We face the same issues from a support perspective. Business support and operations do not need to familiarize themselves with a bunch of new error messages, disconnect scenarios and general troubleshooting, if the API is entirely new to them. With FIX they know what do to if something does not work as expected. Time is saved resolving any problem that may arise, which given the fast pace of FX trading can mean the difference between winning or losing money.

Let’s take a look at the two case studies:

One provider uses version 4.2 of the protocol. Quotes are delivered using the Market Data – Incremental Update message. The message has been modified with a custom tag to contain the QuoteID. The FIX protocol is an open standard, and there is nothing wrong with extending individual messages as long as this is done with custom tags - e.g. the QuoteID in the above should not have tag 117, but 5117. When hitting a trade, the New Order – Single message is used where the order type is set to previously quoted (40=D). Price, amount and QuoteID is also returned. If the trade is good, an Execution Report is sent back with ExecType equal to Fill (150=2) and OrderStatus equal to Filled (39=2).

Another provider is using version 4.4 and what I refer to as the Quote Request methodology. After the initial logon a number of Quote Request messages are sent. These indicate which currency pairs and for what amounts we would like to receive quotes. Multiple bands are supported, leading to a steady stream of quote messages from the provider. Whenever we wish to trade on a quote, the Quote Response message is used, with the quote response type set to hit/lift (694=1). If the trade is good, the provider responds in an Execution Report with ExecType equal to Trade (150=F) and OrderStatus equal to Filled (39=2).

The amount of data being sent over the wire in the two cases is almost the same. The Quote message is slightly smaller than the Market Data message, but only by a few tags.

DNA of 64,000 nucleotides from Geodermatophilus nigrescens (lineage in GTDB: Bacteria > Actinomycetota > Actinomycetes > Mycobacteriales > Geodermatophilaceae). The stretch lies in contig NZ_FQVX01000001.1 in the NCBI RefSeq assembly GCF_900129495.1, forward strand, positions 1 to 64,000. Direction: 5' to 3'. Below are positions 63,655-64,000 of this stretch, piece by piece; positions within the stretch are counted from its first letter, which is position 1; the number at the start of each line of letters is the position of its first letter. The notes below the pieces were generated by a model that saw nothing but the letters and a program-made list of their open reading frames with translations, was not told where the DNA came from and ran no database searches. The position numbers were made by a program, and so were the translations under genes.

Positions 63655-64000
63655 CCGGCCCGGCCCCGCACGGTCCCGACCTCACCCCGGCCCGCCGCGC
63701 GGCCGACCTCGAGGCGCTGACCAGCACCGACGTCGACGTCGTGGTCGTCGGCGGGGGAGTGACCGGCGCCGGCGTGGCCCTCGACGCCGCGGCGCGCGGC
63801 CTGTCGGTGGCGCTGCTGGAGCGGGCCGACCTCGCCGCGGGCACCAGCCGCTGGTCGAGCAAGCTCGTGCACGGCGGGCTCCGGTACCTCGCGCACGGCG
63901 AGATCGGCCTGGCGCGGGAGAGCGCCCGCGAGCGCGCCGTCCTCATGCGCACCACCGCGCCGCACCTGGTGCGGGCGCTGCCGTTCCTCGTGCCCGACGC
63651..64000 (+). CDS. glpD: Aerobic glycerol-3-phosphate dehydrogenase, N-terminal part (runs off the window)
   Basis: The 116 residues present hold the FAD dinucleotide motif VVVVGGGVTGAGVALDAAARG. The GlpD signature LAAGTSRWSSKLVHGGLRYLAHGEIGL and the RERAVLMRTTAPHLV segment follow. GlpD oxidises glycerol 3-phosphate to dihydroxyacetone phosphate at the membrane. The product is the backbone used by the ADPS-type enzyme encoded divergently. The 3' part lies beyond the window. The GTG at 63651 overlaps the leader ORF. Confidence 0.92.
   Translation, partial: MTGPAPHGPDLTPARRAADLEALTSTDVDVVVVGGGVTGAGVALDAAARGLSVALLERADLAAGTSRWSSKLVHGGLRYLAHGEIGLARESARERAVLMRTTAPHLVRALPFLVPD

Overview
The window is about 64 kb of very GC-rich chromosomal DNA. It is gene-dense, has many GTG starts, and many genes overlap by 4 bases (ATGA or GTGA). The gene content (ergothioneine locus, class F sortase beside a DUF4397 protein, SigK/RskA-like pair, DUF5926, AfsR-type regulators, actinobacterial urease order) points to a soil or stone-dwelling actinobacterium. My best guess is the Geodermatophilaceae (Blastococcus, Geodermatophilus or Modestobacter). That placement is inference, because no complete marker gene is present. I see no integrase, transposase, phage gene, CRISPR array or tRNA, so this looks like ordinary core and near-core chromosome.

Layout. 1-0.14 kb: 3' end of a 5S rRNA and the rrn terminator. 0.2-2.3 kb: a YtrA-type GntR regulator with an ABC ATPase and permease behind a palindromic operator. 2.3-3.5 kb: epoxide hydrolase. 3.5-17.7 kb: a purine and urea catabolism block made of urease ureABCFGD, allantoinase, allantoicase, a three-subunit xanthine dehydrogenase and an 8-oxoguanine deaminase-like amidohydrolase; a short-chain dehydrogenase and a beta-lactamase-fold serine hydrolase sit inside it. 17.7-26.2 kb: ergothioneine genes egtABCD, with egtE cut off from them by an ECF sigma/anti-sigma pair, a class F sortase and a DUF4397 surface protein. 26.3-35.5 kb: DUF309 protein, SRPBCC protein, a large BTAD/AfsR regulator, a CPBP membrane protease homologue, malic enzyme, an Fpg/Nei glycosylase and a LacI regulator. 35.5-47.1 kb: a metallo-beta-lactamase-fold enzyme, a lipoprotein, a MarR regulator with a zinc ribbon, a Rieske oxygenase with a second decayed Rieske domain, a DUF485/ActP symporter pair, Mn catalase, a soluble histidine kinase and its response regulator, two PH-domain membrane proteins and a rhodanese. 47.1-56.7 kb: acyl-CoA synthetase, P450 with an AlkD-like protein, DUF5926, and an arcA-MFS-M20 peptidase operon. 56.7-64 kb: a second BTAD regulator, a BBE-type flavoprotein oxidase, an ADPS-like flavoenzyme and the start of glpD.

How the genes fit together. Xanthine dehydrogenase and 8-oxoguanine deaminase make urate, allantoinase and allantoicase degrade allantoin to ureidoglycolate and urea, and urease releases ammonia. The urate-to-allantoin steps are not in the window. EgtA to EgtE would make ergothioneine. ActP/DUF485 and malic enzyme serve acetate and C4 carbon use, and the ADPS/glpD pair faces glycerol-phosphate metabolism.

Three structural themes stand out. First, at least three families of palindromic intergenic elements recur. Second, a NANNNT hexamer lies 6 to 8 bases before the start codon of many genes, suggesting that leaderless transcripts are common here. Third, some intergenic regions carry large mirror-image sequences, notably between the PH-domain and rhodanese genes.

As can be seen, there is nothing to stop companies from utilizing the FIX protocol for FX trading. In fact, since FIX is becoming – if not already so – the de-facto standard for all electronic trading, there is much to be gained from moving to FIX, in terms of faster time-to-market and reduced operating costs.


Karsten Strøbæk is Team Lead and Lead Developer for the STP Interfaces group at Saxo Bank. The group’s responsibilities include the development, maintenance and troubleshooting of all trading connections and order routing connections out of the bank. Instead of using a commercial offering, the bank has developed its own FIX library. Karsten writes a blog on FIX and high frequency trading in general (

Saxo Bank is a global investment bank, based in Copenhagen, Denmark. Founded in 1992, Saxo Bank has rapidly become a well-known specialist in online trading in the international capital markets. A fully licensed, EU-regulated financial institution, the bank is recognized for its award-winning information, execution and risk management platform, the SaxoTrader, which consistently earns top prizes in significant industry survey, poll and awards events.

The Bank’s business model, which emphasizes facilitation, decidedly promotes partnerships with liquidity providers and distributors alike.  As a result, Saxo Bank has emerged as a leading White Label Partner, able to accelerate licensed financial institutions’ time-to-market as providers of online trading for their client base.  Saxo Bank serves clients in more than 120 countries, supports sales and service in 35 languages and offers its platform in 20 languages.